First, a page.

The research – led by Jackson Laboratory professor and Howard Hughes medical investigator Simon W.M. John – investigates the effect of vitamin B3 on mice that had been genetically modified to be prone to developing glaucoma.
There is currently no cure for the group of eye diseases that make up glaucoma. However, new research points to a way of preventing the disease, as vitamin B3 has been proven effective as a treatment in mice.
The research – led by Jackson Laboratory professor and Howard Hughes medical investigator Simon W.M. John – investigates the effect of vitamin B3 on mice that had been genetically modified to be prone to developing glaucoma. The findings were published in the journal Science.
Glaucoma is the name given to a group of neurodegenerative diseases that affect the optic nerve and may lead to visual impairment and blindness. In the so-called open-angle glaucoma, a buildup of fluid inside the eye raises the intraocular pressure to a point where it damages the optic nerve, eventually causing the loss of retinal ganglion cells. These are neuronal cells that connect the eye to the brain through the optic nerve. Advanced age is a risk factor for glaucoma, as its prevalence increases with age and the optical nerve, along with the neuronal cells, become more vulnerable to the harmful effects of intraocular pressure.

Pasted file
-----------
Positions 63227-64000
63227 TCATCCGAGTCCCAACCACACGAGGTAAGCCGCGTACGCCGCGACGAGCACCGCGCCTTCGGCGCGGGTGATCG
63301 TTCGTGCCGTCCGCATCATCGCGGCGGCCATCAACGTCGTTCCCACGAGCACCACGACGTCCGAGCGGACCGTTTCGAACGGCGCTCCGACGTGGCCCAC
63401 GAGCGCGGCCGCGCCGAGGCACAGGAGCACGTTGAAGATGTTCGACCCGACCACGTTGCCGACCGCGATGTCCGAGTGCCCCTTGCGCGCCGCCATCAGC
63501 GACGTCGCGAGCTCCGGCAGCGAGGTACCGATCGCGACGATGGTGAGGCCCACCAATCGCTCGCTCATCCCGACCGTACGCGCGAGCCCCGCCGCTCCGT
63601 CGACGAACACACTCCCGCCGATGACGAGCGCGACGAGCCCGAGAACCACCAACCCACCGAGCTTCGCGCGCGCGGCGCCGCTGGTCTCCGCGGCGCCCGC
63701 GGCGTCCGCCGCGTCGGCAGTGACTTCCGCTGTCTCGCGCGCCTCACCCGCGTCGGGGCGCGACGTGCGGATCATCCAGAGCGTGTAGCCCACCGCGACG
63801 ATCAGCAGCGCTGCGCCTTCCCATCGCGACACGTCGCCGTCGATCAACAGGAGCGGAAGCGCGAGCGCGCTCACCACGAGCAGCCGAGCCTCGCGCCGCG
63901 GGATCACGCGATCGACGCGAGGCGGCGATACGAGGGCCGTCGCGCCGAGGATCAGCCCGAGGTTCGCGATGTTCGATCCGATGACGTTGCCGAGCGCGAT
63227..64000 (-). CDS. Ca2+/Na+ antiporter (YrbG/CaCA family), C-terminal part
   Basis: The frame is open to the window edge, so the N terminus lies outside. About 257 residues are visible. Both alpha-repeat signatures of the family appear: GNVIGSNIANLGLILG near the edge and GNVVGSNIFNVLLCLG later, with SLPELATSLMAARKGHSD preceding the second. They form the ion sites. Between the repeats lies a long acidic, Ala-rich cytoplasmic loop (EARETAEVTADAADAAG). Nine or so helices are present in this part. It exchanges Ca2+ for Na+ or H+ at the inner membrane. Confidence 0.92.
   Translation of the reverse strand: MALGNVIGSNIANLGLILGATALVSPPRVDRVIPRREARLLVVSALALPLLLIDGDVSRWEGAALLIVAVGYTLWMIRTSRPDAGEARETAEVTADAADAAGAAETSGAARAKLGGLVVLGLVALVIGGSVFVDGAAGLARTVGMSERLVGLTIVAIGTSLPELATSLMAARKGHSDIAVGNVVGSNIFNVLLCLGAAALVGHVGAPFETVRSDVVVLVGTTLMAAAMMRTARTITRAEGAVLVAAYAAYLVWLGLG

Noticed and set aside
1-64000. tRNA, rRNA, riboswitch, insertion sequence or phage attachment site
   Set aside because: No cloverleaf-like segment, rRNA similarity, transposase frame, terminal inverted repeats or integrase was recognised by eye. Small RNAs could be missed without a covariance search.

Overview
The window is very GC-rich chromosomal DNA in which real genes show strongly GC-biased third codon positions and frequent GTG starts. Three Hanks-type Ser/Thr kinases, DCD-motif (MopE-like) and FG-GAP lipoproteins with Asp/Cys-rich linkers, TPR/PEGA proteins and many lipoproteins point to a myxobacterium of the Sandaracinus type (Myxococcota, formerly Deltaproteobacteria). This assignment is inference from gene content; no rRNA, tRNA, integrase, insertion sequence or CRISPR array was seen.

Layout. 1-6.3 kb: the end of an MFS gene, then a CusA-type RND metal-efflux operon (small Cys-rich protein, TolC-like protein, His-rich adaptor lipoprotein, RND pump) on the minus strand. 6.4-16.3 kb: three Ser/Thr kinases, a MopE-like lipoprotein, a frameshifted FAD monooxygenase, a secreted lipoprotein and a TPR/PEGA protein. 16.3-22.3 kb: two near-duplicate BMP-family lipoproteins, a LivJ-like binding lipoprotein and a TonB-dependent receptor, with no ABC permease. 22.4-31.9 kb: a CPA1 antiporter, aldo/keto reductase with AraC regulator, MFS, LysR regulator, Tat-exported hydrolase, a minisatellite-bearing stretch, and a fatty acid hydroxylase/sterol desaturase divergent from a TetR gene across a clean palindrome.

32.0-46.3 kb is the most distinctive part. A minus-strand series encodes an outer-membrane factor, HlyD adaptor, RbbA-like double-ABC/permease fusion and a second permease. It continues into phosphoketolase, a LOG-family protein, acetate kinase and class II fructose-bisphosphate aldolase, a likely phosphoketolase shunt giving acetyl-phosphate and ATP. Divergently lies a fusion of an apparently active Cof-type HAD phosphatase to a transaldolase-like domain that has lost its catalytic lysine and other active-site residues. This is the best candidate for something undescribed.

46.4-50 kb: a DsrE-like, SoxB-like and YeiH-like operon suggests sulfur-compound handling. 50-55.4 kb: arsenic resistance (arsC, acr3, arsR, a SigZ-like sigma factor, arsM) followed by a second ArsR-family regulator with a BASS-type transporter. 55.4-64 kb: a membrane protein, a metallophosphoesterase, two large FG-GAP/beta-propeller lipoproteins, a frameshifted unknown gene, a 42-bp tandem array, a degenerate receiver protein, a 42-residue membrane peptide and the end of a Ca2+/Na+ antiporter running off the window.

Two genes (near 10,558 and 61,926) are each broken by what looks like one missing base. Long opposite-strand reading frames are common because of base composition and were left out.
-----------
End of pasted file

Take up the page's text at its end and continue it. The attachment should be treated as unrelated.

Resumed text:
Prof. John and colleagues carried out a set of genetic, metabolic, and neurobiological tests in a group of mice that were genetically predisposed to developing glaucoma, as well as in a healthy control group.
The researchers found that the nicotinamide adenine dinucleotide (NAD) molecule decreases with age. NAD is a coenzyme that plays a key role in the oxidation of a cell. A healthy body produces its own reduced NAD with the help of vitamin B3. When ingested, vitamin B-3 eventually converts into NAD. The decline in NAD weakens the metabolism of the brain cells, and intraocular pressure is particularly dangerous in the context of a NAD-deprived body.
Prof. John explains the mechanism using an analogy: “There is an analogy with an old motorbike. It runs just fine, but little things get less reliable with age. One day you stress it: you drive it up a steep hill or you go on a really long journey, and you get in trouble. It is less reliable than a new bike, and it is going to fail with a higher frequency than that new bike. Like taking that big hill on your old bike, some things are going to fail more often. The amount of failure will increase over time, resulting in more damage and disease progression.” The researchers added B3 to the drinking water of glaucoma-predisposed mice. This canceled most molecular changes usually associated with advancing age and protected against the onset of glaucoma.
According to the authors, this suggests that treatments with vitamin B3 – also known as niacin, or nicotinamide – improves the metabolism of aging retinal ganglion cells, keeping them healthy. The fact that they are healthier and more robust for a longer period of time makes them more resilient to the pressure-induced damage.